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Amos was a missionary from Judah to Israel, giving them a final warning to repent before divine judgment was to destroy the nation. They refused, and two years later the nation was struck by a massive earthquake that destroyed their defenses and allowed the Assyrians to conquer them easily.
Category - Bible Commentaries
Amos 1:13 says,
13 Thus says the Lord, “For three transgressions of the sons of Ammon and for four, I will not revoke its punishment, because they ripped open the pregnant women of Gilead in order to enlarge their borders.”
The nation of Ammon, after whom the modern city of Amman, Jordan was named, was descended from the son of Lot named Ammon. When God rained fire and brimstone upon Sodom and Gomorrah, Lot escaped the destruction at the last minute. Lot, his wife, and two daughters fled first to Zoar, but when Zoar too was in danger of being destroyed, they fled further up the mountain to a cave (Gen. 19:30).
Looking out over the land, it appeared to them that the whole world had been destroyed by fire, and that they were the only survivors. Lot’s two daughters were afraid that they would never be able to get married and have children. So they decided to have children by their father, Lot.
But to do so, they had to give Lot plenty of wine to drink, for otherwise, he probably would not have agreed to this plan. Their plot worked, and soon both daughters were pregnant. One gave birth to Moab, “of father,” and the other gave birth to Ammon, “son of relative or kindred.” In both cases, their names testified of their incestuous beginnings.
We do not know for sure what war against Gilead that Amos was referencing. Most likely Ammon allied with Hazael of Syria in making war on Israel and that Syria (as the stronger party) got all the credit for the war. Amos says that the war was fought “to enlarge their borders,” which was the usual reason that nations fought each other in those days.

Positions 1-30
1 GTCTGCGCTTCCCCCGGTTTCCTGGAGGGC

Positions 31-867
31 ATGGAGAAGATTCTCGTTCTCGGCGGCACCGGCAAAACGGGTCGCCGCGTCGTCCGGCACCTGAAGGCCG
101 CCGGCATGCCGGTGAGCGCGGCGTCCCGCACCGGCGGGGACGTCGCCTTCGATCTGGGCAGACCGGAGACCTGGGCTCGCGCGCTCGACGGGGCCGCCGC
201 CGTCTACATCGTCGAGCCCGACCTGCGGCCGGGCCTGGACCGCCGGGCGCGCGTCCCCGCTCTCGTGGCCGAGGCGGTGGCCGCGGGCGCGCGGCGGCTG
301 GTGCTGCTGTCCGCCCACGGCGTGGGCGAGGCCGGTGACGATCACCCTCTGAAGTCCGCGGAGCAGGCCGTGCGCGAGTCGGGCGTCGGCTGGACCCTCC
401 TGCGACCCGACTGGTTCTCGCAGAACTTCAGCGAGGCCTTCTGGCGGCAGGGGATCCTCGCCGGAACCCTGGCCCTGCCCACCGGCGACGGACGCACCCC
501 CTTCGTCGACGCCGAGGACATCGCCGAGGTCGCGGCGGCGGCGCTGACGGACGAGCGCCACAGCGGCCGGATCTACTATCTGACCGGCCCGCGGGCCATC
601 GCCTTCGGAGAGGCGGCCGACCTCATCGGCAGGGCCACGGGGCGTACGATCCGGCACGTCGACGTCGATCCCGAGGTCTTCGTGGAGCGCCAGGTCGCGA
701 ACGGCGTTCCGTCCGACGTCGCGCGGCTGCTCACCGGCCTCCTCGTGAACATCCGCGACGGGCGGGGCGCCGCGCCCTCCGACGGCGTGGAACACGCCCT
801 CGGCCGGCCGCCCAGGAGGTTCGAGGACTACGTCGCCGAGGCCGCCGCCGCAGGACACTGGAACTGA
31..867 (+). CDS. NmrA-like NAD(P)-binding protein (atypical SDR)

Elisha had prophesied earlier to Hazael himself in 2 Kings 8:12,
12 I know the evil that you will do to the sons of Israel; their strongholds you will set on fire, and their young men you will kill with the sword, and their little ones you will dash in pieces, and their women with child you will rip up.
In the next verse, Hazael responded with some indignation, saying, “But what is your servant, who is but a dog, that he should do this great thing?” This may indicate that he was not such a cruel king. Those acts of cruelty may, in fact, have been done by his allies from Ammon. The actual fulfillment of this war was recorded two chapters later in 2 Kings 10:32, 33,
32 In those days the Lord began to cut off portions from Israel; and Hazael defeated them throughout the territory of Israel; 33 from the Jordan eastward, all the land of Gilead, the Gadites and the Reubenites and the Manassites, from Aroer, which is by the valley of the Arnon, even Gilead and Bashan.
Ammon itself is not mentioned in that passage, but it is likely that they were allied with Hazael of Syria. Seeing that Hazael himself was quite indignant that Elisha would attribute such cruelty in his prophecy, it is also likely that the Ammonites were the ones who actually did this atrocity. Elisha attributed this atrocity to Syria, which led the war, but after its actual fulfillment, Amos was more specific in attributing it to Ammon.
So Amos says in Amos 1:14, 15,
14 “So I will kindle a fire on the wall of Rabbah, and it will consume her citadels amid war cries on the day of battle and a storm on the day of tempest. 15 Their king will go into exile, he and his princes together,” says the Lord.
Rabbah was the capital of the Ammonites, and this judgment was fulfilled when the Assyrians invaded the Israelite tribes on the other side of the Jordan River. History shows that Tiglath-Pileser (745-727 B.C.), known in Scripture as King Pul (2 Kings 15:19), conquered and deported the Israelite tribes living there, as well as the Ammonites.